Picture a muscle bound brainiac, truculent yet cerebral, testosterone-driven yet deeply educated in software engineering; he is the “Bully Geek” and he represents what many large IT organizations have become. Anyone who has worked in software has encountered it or been a part of it – the closed-door IT shop with a “not invented here” philosophy and a “we know better than you Luddites” attitude. IT organizations like this often seize their business peers in a choke hold, controlling all things technical and tolerating no criticism or questioning of its assumptions.
Okay, this is an overly dramatic depiction, but it speaks to a common problem. While business owners and executive management are often culpable for creating and exacerbating the political divisions that generate inertia within CSPs, IT groups often play the game as well. As the infrastructure they’ve built has become more business critical, they’ve gained power. And as forces ranging from COTS to Cloud have emerged over the years, IT groups often have become more insular and defensive, seeking to maintain control for control’s sake.
Managed services may be breaking the Bully Geek’s Kimura lock. CSG International’s Alam Gill says in the past, managed services were technology-led and transformation focused, and slow for those reasons. “Now, things have accelerated,” Gill says, “so the managed services model isn’t about ‘your mess for less,’ its about adding value to the overall business.” The ‘your mess for less’ approach keeps IT in control. Massive transformation efforts, on any basis, give IT significant budget, leeway, and authority. In many cases, those approaches have empowered the “Bully Geek” to go on a self-gratifying ego trip that costs millions and may or may not deliver much at all.
The subtle shift in philosophy that focuses managed services on business value measures success based on business results, Gill says, and de-emphasizes the technical approach to achieving them. Managed services vendors should be held accountable for what they deliver in terms of value and performance. A managed service approach should re-emphasize a CSP’s strategic goals, like improving the company’s long term cost base, innovating services, and bringing them to market faster and more competitively. An intense focus on complex, long term technical schemes often weakens a company’s grip on its original strategic goals. That, for example, is how IT organizations get lost in endless data consolidation programs when the stated strategic goal was to reduce cost and improve operational performance.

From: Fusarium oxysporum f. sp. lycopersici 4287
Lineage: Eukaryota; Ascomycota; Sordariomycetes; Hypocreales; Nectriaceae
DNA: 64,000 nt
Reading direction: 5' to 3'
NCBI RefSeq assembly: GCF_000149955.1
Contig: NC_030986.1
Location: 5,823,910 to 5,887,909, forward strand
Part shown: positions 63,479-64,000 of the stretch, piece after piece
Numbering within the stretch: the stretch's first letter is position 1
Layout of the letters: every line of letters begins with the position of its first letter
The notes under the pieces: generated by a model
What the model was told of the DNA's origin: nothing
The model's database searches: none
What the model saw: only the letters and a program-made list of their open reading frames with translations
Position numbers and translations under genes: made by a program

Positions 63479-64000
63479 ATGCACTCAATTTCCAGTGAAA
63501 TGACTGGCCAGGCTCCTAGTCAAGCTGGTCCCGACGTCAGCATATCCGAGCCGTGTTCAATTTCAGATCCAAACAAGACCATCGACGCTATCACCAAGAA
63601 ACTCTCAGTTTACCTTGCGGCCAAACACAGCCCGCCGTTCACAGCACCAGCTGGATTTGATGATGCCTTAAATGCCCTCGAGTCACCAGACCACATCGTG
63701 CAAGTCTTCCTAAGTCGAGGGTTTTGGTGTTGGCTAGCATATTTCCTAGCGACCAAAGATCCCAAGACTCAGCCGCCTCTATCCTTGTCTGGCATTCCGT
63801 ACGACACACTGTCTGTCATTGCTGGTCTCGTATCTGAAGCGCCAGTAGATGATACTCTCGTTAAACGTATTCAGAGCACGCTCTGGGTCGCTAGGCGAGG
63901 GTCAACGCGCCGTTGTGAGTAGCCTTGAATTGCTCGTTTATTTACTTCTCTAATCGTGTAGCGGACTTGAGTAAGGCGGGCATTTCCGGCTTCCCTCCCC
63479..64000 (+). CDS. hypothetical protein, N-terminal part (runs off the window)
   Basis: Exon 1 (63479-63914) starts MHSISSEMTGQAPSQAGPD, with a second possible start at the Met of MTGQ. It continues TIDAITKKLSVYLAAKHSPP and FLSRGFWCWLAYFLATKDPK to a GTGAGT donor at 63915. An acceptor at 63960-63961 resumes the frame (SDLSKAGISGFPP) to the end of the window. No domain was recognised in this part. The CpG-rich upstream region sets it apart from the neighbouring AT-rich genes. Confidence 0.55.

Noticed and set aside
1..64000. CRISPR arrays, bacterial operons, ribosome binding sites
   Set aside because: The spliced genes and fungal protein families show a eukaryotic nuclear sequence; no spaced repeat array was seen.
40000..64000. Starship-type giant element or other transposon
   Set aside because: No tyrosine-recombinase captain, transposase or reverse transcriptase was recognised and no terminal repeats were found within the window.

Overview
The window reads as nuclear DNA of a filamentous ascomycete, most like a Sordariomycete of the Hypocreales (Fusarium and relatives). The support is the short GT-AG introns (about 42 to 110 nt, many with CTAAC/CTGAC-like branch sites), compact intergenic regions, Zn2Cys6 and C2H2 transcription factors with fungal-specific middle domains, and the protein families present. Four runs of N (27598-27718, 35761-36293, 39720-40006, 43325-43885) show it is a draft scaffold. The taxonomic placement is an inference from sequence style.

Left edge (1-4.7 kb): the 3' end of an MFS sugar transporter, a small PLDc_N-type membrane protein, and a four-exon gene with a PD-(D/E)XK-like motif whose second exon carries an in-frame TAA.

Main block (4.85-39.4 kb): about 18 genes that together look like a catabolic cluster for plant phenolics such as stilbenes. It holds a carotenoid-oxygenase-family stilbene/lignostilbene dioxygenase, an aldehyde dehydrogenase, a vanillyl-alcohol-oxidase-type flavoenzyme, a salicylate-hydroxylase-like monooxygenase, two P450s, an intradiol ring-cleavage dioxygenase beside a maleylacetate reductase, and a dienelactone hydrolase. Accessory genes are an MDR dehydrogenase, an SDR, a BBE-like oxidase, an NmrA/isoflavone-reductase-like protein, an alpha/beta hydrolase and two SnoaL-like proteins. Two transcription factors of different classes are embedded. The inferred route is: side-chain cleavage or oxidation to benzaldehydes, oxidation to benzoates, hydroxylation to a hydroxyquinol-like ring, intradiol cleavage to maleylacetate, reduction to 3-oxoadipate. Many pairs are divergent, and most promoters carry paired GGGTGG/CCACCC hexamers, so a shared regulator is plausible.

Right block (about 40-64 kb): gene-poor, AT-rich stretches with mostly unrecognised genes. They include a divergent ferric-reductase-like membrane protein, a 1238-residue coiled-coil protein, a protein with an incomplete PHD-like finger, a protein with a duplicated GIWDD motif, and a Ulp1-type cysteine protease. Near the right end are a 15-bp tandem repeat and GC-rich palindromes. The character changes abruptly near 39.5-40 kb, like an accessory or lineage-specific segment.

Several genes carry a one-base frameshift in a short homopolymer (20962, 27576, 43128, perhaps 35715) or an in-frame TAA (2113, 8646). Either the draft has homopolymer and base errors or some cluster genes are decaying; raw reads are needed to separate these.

We’ve seen a weariness develop among senior managers who don’t like technical fishing expeditions that cost more than they produce. Failures to perform are not the fault of any one group – everyone is culpable if they fail to communicate well and work together. But when IT resists visibility and accountability and uses opaque language to divert attention from judgments about its actual performance, all sorts of companies tend to suffer, CSPs among them. If a new approach to managed services is going to emerge, as Gill suggests, then some of the best contributions it can make will be to drive accountability; gauge success based on performance; and break cultural power plays including those perpetrated by the “Bully Geek.”